Posterior cervical fusion — conditions treated by this procedure
Conditions treated by a posterior cervical fusion are usually severe spine conditions in the cervical (upper) spinal region. Living with one of these conditions can greatly reduce your ability to perform everyday tasks. Something once simple, such as turning your head when driving or working in the yard, can become extremely difficult.
At Laser Spine Institute, we understand the impact that pain has on your life, which is why we are dedicated to offering you not only the highest quality service and care, but also comprehensive information to help you make a confident choice about the treatment options available to you. If you have any questions about your condition or the treatment options available, please contact our caring team at any time.
Conditions in the cervical spine
A posterior cervical fusion is used to treat a variety of severe degenerative conditions in the cervical spine, including:
- Instability caused by degeneration
- Spinal deformities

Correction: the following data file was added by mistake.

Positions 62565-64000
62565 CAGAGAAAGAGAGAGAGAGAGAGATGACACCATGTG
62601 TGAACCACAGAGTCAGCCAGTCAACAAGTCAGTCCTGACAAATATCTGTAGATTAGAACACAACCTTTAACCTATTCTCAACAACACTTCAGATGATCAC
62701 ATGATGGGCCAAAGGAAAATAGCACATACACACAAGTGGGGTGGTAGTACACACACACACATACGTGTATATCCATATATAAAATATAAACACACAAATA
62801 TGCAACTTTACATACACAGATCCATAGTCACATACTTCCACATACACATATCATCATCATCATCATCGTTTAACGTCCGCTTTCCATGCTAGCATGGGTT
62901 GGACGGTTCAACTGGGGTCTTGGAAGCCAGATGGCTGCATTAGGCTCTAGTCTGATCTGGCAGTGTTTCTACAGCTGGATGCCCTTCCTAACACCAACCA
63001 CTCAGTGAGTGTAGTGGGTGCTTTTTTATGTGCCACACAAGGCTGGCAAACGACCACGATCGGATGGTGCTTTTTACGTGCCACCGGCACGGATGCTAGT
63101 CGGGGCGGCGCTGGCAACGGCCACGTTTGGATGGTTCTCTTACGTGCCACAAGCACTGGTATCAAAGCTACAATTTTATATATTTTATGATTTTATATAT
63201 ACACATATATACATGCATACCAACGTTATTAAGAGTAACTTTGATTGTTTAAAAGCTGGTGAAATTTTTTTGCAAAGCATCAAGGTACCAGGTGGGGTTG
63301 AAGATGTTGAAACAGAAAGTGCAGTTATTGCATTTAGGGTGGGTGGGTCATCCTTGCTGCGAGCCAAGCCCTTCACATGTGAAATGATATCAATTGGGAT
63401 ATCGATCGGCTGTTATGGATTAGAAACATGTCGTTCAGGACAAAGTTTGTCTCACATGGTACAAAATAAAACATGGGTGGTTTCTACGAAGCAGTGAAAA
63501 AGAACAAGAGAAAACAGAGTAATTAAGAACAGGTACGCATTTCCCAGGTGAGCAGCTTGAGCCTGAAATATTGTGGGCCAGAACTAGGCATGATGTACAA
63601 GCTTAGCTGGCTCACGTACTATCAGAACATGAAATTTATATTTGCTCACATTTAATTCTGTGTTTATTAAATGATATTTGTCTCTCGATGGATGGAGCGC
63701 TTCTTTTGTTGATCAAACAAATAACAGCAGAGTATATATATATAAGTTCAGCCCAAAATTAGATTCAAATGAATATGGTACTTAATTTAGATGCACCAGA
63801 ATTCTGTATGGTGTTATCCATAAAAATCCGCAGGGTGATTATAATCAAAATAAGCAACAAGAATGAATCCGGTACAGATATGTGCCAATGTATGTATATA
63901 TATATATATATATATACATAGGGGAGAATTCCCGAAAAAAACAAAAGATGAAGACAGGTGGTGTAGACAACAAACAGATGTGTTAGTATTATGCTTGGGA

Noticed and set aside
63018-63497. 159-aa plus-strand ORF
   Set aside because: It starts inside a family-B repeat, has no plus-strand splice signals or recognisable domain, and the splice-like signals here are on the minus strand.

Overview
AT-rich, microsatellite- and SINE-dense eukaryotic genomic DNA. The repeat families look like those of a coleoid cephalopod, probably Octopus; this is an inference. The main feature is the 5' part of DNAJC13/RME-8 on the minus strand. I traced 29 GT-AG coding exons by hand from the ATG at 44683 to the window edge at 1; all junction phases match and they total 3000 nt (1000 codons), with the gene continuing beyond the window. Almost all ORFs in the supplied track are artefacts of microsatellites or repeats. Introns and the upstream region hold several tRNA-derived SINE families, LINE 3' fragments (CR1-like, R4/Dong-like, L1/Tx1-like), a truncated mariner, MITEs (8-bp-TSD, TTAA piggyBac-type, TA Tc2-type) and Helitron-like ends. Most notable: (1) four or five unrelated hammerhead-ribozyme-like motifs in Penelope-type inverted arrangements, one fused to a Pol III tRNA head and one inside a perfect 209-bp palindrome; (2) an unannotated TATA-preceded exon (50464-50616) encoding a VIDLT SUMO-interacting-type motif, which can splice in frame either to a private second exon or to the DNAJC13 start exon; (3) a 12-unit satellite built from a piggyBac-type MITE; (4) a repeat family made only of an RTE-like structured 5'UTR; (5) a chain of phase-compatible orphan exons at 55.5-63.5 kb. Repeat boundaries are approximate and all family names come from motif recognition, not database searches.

- Severe herniated discs
- Degenerative disc disease
While more mild forms of these conditions can sometimes be treated with conservative treatment, severe damage in the spine may require surgery. Once your doctor diagnoses the cause of your neck pain, you can begin discussing the treatment options available to you.
Symptoms treated by posterior cervical fusion
The spine conditions that may require posterior cervical fusion can be recognized by some of the following symptoms:
- Radiating pain in arms and hands
- Loss of control of extremities
- Weakness in arms and hands
- Trouble walking or moving at a consistent pace
- Burning sensations
Minimally invasive posterior cervical fusion
For years, severe upper spine conditions required traditional open neck cervical fusion, which involves a large incision, muscle disruption and an overnight hospital stay. Thanks to the development of medical technology and surgical technique, Laser Spine Institute offers patients an outpatient alternative with our minimally invasive posterior cervical fusion.
Performed through a small incision in the back of the neck, our surgeons are able to spread the muscle, avoiding unnecessary cutting and tearing. This muscle-sparing approach provides a shorter recovery time and lower risk of postoperative complications^ compared to traditional open neck fusion.
Once the surgeons reach the spine, the two vertebrae surrounding the damaged piece of the spine will be fused together to add stability and relieve pressure from the pinched nerve.